Ever daydreamed about walking out of work in a blaze of glory?
Telling your boss and colleagues exactly what you think of them, crashing the door shut behind you and/or goodness forbid… creating your very own viral “I QUIT” video?
Don’t do it.
It’s SO important that you end on good terms with your employer – you’ll need them as a future reference and who knows what else?
They could even become a future potential customer or supplier…
Instead, handle things sensitively and professionally, with the following steps.
Step 1: Do you definitely want to leave?
Don’t fall into the trap of quitting in a fit of rage.
Give yourself time and space to consider your options and discuss the situation with friends, family or someone you really trust.
It may be that there are other opportunities within your workplace that you could try and follow, it could be that you realise you won’t always be stuck with that bad colleague.
You just don’t want to end up regretting your decision.
For some more advice on acceptable reasons why you should definitely be thinking about leaving your current job… click here.
If you do make the decision to leave then…
Step 2: Find another job.
In nine situations out of ten, I’d advise people to secure a new job, before leaving an old one.
There are a couple of exceptions:
- If your notice period is something ridiculous like 4 months – and they’re not likely to give you any leeway. It can be pretty difficult to find a new job if they have to wait this long for you.
- Your current job is really, really making you unhappy and therefore, you believe it’s worth the risk. (Perhaps your boss is a bully or your colleagues are picking on you.)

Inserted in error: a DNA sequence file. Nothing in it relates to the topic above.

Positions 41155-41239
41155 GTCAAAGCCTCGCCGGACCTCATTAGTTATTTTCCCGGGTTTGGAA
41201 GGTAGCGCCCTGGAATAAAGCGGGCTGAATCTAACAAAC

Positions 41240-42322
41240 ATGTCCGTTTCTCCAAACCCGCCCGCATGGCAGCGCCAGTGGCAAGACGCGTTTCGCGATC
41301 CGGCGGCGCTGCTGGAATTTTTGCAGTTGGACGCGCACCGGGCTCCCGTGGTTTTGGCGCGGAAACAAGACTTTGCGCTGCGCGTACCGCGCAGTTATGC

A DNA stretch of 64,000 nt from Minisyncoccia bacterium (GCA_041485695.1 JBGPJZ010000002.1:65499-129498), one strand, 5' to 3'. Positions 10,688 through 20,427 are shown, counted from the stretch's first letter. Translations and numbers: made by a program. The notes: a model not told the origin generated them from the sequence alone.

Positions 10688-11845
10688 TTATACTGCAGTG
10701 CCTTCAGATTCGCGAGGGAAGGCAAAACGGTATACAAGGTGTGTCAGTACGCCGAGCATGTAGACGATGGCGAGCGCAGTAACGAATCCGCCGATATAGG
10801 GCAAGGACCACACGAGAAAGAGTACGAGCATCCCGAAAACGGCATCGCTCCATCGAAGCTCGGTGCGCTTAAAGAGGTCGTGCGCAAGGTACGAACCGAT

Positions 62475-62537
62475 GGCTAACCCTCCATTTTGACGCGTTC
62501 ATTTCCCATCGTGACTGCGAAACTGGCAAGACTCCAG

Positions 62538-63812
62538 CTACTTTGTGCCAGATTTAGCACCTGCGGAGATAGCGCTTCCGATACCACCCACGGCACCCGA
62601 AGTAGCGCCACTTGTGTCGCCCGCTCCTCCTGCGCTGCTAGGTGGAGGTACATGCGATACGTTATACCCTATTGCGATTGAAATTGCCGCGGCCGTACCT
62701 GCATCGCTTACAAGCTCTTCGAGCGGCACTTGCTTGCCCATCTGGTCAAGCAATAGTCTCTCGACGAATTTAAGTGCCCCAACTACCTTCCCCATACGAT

It’s a huge risk to take and, as you’ve probably heard/noticed before, it’s much easier to find a job when you’re already in one (sod’s law).
(For some tips on how to find a job, whilst still employed – easier said than done – click here.)
Step 3: Be careful who you tell.
I know, I probably sound a little bit over-cautious (or paranoid)… but I myself have been approached in the past by a staff member who informed me that their co-worker was planning to quit.
It’s not always done in a selfish way; I’m sure some people think they’re helping by trying to get their friends to stick around – but it’s important to be aware that it happens.
I would highly recommend keeping your decision to yourself until an appropriate time, when you’ve already informed your boss.
You don’t want to create an awkward, negative environment in the office.
Step 4: Write your letter.
NB: do not hand your letter in, until you’ve completed step 4; talking to your Manager.
Before you do anything else, it’s a good idea to prepare the things you’ll need and write your letter of resignation – so that when the time comes, you can hand it over quickly and efficiently.
Within your letter, you should:
- First, state the obvious; what position you’re leaving, how much notice you’re giving (whatever your contract specifies) and when your last day will be.
- It’s then good practice to thank your employer for the opportunities and learning experiences they have offered to you (yes, even if you’re not remotely grateful).
- Wish the company good luck in the future and state that you’d like to keep in touch (you’re going to need them for your reference, remember…)
I know; if you’ve got a bad relationship with your boss, this may all seem a little false but it is a formality that you should embrace, especially if you don’t want to cause more tension for the future.